# Invariant ergodic measure Volterra operator on Continuous Functions

This is a follow-up to this question.

Define the Volterra operator $$V$$ on $$C_0([0,1])\triangleq \{g \in C([0,1]):g(0)=0\}$$ by $$f \mapsto \int_0^{\sqrt{\cdot}} f(s)ds.$$ Is there an example of an and locally positive ergodic and $$V$$-invariant Borel probability measure $$\mu$$ on $$C_0([0,1])$$?

Note: Locally positive means that for every non-empty open subset $$U$$ of $$C_0([0,1])$$ (with the usual compact-open topology) $$\mu(U)>0$$.

## 1 Answer

The only $$V$$-invariant probability measure is the delta concentrated on the origin. A quick way to see it is to look at the conjugate of $$V$$ with the multiplication operator $$M$$ by $$e^x$$. Indeed we have for any $$f\in C_0$$ and $$x\in[0,1]$$

$$\big|M^{-1}VMf(x)\big|=\Big|e^{-x}\int_0^{\sqrt x}f(s)e^s ds\Big|\le e^{-x}\int_0^{\sqrt x}e^s ds\|f\|_\infty =$$$$=e^{-x}\big(e^{\sqrt x}-1\big)\|f\|_\infty \le{2\over3}\|f\|_\infty.$$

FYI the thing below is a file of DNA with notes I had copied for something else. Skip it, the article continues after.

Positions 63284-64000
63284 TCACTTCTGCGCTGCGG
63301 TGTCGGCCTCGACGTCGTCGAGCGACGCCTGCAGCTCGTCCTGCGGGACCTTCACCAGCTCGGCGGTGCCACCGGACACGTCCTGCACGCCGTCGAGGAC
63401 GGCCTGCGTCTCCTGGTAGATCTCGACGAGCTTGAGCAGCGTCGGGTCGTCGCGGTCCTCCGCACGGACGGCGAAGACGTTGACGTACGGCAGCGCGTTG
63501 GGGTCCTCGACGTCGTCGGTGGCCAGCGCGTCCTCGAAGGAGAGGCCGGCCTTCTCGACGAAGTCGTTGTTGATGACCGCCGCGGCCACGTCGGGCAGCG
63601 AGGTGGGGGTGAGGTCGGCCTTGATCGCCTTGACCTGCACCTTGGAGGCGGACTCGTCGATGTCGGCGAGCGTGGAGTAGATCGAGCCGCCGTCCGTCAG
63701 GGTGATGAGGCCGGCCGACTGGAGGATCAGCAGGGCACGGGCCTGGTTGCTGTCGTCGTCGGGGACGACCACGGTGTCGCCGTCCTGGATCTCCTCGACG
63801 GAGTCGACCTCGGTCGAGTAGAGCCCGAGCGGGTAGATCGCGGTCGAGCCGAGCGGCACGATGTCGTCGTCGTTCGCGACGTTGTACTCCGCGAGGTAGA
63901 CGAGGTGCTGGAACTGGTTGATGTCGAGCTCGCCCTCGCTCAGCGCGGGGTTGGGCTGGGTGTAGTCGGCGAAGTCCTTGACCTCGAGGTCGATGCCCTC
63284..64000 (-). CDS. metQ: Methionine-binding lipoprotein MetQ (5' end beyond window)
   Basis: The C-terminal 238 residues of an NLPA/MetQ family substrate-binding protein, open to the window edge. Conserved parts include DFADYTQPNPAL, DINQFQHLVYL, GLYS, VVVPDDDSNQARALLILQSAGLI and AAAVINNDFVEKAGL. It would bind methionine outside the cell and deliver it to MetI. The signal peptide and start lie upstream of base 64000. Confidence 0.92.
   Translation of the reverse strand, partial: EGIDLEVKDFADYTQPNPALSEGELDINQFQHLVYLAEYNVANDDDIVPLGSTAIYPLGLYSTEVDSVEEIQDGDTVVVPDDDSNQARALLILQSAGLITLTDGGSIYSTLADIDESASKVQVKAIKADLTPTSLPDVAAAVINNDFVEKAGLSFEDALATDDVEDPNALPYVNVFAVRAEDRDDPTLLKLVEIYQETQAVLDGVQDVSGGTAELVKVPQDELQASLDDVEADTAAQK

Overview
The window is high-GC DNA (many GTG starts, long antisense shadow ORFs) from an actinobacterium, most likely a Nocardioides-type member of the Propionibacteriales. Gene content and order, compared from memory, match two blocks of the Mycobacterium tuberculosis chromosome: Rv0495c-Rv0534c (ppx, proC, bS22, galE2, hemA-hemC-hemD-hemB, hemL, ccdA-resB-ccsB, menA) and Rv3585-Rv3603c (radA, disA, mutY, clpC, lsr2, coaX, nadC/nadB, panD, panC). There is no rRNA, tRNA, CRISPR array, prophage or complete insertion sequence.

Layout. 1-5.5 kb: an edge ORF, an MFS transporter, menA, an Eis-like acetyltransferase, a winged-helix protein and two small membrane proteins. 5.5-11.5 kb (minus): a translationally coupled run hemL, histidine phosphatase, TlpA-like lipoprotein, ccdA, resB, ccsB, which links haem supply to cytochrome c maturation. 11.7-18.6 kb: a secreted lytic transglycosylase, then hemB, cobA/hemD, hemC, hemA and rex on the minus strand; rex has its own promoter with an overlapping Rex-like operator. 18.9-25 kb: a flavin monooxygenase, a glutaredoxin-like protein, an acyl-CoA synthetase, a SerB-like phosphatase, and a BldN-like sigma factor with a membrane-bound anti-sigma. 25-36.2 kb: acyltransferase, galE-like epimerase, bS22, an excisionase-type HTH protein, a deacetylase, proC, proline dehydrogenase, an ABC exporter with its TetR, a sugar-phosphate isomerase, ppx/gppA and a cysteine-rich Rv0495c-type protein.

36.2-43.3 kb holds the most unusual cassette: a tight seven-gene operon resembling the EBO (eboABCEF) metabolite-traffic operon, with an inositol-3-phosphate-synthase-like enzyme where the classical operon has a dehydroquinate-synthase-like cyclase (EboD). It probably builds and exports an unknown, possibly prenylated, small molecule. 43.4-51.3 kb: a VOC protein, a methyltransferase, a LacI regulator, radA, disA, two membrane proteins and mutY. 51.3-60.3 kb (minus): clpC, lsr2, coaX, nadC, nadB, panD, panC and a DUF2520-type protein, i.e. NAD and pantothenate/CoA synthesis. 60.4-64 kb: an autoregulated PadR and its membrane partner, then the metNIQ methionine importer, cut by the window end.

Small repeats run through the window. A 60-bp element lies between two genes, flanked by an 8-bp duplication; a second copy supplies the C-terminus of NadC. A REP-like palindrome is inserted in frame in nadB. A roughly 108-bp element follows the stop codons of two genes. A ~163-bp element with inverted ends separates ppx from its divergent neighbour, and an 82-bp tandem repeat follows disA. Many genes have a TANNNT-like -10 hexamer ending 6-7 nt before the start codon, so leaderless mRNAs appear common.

So $$\|M^{-1}VM\|\le 2/3$$. This implies that $$\|M^{-1}V^nM\|\le (2/3)^n$$ for any $$n$$, and therefore for any $$r>0$$ we have an inclusion $$V^n(B(0,r))\subset V^nM(B(0,r))\subset B(0, ({2/3})^ner)$$, and finally $$B(0,r)\subset V^{-n}B(0, ({2/3})^ner).$$ Being $$r$$ and $$n$$ arbitrary, this implies that any $$V$$-invariant probability measure $$\mu$$ gives the same value to any nbd of $$0$$.

As a general principle, the same conclusion hold for any bounded operator with spectral radius less than $$1$$: up to conjugation it is a norm contraction, and the same argument applies.

• Hi Pietro. Thank you for this very nice and detailed answer (I especially like the comment about the spectral radius). However, what if the question were to be phrased on $C([0,1])$ instead of on $C([0,1])$? – AIM_BLB Nov 13 '19 at 18:32
• Then we just remove the subscript $_0$ from $C_0$ in the third line. – Pietro Majer Nov 13 '19 at 18:35
• I'm noticing this now, as I'm going through the details. So in general, the requirement of local positivity makes there not exist such a measure.... – AIM_BLB Nov 13 '19 at 18:35
• I'd say for the existence of a nontrivial invariant measure for an linear operator T you need the spectrum to have some modulus 1 element. – Pietro Majer Nov 13 '19 at 19:01